Weather Research to Improve Waymo Driver System

Waymo is continuing to invest in understanding weather and its impact on autonomous driving.

Weather can impact the Waymo Driver system in several ways:

  • Wet roads can create reflections that are perceived as objects by the cameras
  • Condensation can alter sensor data
  • Droplets, dirt and ice can impair the surface of sensors
  • Wet and icy roads can be slippery, reducing friction
Waymo Weather
Like a human driver, the Waymo Driver needs to have a thorough understanding of its surroundings, from perceiving what other road users are doing to knowing the weather conditions it’s operating within

To combat these challenges, Waymo’s latest hardware uses the presence of raindrops on its windows to classify various weather conditions.

In addition, it uses laser-based instruments to measure the properties of clouds, fog, dust storms, snow and rainfall, alike to those use by weather researchers.

This data is combined with high-quality ground-truth data from weather visibility sensors to generate a quantitative metric about meteorological visibility.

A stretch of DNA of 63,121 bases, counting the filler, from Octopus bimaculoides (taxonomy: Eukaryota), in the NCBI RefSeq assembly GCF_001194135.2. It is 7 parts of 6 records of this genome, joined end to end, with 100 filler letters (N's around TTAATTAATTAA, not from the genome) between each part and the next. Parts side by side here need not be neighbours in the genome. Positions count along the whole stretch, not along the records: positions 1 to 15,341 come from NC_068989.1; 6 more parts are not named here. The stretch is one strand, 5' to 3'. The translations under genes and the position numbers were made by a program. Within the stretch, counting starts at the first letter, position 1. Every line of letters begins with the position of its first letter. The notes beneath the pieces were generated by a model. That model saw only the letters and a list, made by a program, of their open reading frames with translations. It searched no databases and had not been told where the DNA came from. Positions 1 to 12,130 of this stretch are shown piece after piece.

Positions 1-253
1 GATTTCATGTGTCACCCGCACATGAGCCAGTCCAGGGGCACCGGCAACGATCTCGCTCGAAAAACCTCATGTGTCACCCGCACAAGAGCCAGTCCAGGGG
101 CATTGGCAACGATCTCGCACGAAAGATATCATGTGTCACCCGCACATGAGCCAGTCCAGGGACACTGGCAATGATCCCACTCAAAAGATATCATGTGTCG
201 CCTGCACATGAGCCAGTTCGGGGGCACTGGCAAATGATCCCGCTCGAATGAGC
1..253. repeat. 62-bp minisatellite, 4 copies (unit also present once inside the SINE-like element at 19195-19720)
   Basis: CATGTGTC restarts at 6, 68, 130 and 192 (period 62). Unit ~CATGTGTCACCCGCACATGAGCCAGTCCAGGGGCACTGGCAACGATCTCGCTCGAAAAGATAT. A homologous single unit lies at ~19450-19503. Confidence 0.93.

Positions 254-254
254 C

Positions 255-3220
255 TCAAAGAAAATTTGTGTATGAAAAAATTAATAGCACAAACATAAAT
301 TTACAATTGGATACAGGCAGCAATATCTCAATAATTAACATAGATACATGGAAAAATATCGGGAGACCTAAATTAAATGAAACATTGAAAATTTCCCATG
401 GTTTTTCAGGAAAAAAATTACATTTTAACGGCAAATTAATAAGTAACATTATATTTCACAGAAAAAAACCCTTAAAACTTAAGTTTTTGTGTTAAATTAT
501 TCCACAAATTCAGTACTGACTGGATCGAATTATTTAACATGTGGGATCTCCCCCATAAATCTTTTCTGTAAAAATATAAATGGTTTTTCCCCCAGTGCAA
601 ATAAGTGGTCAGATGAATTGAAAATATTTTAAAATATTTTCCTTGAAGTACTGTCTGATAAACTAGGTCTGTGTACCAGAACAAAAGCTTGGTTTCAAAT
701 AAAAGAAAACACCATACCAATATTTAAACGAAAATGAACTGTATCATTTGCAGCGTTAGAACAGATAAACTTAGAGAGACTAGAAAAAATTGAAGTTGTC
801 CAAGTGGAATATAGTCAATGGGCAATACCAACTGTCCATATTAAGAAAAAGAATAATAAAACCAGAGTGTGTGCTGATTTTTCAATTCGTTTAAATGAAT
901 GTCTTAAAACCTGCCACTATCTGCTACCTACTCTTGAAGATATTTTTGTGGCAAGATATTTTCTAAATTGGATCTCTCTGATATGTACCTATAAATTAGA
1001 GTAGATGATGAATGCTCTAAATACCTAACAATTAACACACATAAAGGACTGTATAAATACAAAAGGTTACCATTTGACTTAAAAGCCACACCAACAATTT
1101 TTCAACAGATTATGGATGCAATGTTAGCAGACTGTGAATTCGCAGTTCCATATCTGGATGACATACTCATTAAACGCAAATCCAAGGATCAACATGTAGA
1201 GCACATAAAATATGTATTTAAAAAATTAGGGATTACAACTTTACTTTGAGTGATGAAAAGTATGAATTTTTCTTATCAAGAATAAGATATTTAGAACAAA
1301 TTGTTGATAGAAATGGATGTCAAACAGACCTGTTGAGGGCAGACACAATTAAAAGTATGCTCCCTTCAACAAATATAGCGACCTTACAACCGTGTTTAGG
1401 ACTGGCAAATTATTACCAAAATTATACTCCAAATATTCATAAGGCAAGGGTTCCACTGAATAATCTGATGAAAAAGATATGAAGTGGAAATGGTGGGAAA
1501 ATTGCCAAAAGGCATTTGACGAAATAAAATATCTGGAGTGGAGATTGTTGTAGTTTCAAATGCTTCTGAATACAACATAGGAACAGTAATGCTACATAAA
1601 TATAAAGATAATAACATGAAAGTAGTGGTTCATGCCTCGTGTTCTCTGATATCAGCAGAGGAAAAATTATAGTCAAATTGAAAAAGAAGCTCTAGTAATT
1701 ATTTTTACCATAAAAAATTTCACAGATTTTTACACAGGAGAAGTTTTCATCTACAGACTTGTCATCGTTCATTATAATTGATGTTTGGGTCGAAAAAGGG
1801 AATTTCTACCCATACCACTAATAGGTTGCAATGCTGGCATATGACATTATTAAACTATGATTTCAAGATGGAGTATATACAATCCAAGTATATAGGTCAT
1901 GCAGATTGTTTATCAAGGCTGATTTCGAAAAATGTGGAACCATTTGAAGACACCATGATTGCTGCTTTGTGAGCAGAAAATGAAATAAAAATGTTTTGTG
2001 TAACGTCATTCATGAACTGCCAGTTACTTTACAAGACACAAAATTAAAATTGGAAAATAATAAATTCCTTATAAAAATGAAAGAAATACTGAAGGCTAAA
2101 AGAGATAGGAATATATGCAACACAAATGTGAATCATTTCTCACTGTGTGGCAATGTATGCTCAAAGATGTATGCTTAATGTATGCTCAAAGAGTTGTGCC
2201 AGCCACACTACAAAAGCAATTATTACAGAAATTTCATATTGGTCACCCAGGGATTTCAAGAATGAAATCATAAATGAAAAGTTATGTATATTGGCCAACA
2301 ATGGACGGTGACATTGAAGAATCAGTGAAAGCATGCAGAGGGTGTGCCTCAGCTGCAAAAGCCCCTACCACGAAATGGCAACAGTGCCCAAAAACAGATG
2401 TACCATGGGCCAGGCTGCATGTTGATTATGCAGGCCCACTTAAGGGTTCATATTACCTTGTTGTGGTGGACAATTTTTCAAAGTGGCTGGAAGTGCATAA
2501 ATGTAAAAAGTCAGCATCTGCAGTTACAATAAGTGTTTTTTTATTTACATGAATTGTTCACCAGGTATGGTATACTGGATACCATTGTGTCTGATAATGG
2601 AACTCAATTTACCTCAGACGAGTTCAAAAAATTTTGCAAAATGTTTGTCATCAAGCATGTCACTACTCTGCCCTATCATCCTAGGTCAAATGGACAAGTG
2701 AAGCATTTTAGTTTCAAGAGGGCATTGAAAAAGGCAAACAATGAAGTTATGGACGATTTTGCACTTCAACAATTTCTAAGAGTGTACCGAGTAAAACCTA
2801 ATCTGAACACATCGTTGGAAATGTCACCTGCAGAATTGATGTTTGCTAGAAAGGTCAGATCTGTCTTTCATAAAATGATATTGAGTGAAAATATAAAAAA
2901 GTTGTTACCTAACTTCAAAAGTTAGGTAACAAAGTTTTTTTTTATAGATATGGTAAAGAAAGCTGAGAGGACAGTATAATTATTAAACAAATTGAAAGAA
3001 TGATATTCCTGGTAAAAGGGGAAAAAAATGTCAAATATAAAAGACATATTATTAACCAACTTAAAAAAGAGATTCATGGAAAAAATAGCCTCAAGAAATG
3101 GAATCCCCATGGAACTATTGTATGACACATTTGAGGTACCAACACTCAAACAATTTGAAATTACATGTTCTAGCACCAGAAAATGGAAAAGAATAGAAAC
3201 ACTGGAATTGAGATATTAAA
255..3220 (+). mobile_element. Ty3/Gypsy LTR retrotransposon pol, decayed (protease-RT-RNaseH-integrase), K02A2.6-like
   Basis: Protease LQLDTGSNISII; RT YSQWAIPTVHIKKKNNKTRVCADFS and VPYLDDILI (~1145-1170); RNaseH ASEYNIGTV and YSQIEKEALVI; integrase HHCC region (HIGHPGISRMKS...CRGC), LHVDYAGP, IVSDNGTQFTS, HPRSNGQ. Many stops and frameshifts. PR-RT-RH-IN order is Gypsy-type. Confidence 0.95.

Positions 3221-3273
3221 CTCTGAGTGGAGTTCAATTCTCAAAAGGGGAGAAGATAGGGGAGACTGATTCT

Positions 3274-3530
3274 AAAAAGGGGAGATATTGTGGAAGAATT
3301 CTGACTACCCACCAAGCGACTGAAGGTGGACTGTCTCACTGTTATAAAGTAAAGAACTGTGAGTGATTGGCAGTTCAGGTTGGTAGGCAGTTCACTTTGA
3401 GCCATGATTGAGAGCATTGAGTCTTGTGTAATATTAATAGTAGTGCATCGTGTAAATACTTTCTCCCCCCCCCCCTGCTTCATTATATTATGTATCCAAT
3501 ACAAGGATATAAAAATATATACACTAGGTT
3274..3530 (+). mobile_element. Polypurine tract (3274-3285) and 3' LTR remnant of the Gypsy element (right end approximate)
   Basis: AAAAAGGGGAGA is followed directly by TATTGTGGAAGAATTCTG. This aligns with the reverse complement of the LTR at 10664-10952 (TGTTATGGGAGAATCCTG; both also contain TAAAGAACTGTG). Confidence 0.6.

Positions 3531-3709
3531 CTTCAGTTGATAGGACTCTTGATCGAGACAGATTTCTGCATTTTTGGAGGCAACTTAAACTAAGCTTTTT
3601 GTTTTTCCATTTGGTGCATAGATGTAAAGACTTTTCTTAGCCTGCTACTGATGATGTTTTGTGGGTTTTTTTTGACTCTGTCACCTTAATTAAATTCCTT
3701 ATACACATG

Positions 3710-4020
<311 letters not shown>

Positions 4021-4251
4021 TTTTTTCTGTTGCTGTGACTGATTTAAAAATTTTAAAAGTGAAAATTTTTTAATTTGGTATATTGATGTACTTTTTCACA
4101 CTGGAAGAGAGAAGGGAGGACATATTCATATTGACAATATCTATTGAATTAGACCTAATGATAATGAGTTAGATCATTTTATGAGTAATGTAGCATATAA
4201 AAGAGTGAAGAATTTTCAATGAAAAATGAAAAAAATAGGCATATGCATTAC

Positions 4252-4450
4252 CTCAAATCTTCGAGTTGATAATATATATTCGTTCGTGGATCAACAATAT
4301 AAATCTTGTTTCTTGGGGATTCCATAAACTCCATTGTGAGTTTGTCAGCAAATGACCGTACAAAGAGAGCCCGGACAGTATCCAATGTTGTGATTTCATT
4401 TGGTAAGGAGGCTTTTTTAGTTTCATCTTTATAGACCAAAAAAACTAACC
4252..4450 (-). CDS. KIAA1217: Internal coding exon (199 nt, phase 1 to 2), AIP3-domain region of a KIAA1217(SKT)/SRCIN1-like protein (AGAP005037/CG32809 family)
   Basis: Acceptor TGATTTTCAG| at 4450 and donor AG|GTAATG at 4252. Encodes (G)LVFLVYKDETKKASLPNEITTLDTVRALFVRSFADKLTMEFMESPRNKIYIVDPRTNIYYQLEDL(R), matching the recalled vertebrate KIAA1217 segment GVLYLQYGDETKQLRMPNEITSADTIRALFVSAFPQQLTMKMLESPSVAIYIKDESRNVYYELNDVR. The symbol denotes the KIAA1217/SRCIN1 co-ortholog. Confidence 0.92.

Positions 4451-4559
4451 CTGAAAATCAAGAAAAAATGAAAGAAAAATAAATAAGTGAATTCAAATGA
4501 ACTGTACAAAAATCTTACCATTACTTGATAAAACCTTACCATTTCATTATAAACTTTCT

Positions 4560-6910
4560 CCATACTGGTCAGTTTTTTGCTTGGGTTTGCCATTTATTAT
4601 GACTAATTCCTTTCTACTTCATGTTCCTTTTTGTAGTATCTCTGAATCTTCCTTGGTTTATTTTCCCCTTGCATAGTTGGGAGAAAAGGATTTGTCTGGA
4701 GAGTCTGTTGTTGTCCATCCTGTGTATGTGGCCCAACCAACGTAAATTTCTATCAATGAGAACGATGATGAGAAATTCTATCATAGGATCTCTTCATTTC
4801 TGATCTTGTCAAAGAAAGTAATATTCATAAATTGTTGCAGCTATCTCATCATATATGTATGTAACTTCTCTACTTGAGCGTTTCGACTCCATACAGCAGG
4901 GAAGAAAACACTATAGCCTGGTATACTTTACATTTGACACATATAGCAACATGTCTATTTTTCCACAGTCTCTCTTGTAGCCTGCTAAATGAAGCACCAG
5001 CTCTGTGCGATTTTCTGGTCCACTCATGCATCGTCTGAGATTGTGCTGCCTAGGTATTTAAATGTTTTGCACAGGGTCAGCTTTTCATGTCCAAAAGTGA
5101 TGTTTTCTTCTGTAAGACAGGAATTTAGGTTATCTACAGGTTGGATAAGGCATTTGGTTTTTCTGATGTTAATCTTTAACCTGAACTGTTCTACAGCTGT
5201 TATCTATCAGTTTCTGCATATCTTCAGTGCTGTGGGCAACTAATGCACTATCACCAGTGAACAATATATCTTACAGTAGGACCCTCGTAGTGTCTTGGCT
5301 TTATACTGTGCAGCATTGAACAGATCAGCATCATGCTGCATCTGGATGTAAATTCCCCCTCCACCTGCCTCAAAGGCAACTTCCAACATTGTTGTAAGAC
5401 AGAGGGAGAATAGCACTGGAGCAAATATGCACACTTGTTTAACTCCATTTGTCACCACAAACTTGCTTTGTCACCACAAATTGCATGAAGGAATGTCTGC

This metric enables the Waymo Driver to conduct a quantitative analysis of the weather in real-time, operating as a ‘mobile weather station.’

Weather Maps

Existing weather stations are often not located in areas where cars drive, causing the data to lack the precision and specificity that reflects real-world conditions.

Indeed, weather stations are typically located at airports, where conditions can vary significantly compared to surrounding neighbourhoods.

Waymo Weather
The weather station atop Mount Umunhum in Santa Clara county can’t see anything below its position at 3,553 feet above sea level, but most clouds in the Bay Area range from 1,500 to 2,500 feet above sea level

While remotely sensed weather data from satellites and radars can also contribute to weather data, they do not directly sense conditions near the surface, especially when conditions are cloudy.

In response to these inaccuracies, Waymo is using its autonomous vehicles to act as ‘mobile weather stations,’ enabling the company to develop a first-of-its-kind fog map that can better inform its operations.

Waymo Weather
A time-lapse of the fog in San Francisco on 17 August collected by Waymo’s fleet of autonomously driven vehicles

With these insights, Waymo’s autonomous fleet can track the progression of weather such as coastal fogs. In addition, it can detect drizzle and light rain that lead to wet roads in situations that are invisible to the National Weather Service’s local Doppler weather radar.

These observation capabilities allow Waymo to localise weather conditions and determine where they are beginning to deteriorate or improve. This information can then be used to optimise the performance of its autonomous vehicles.

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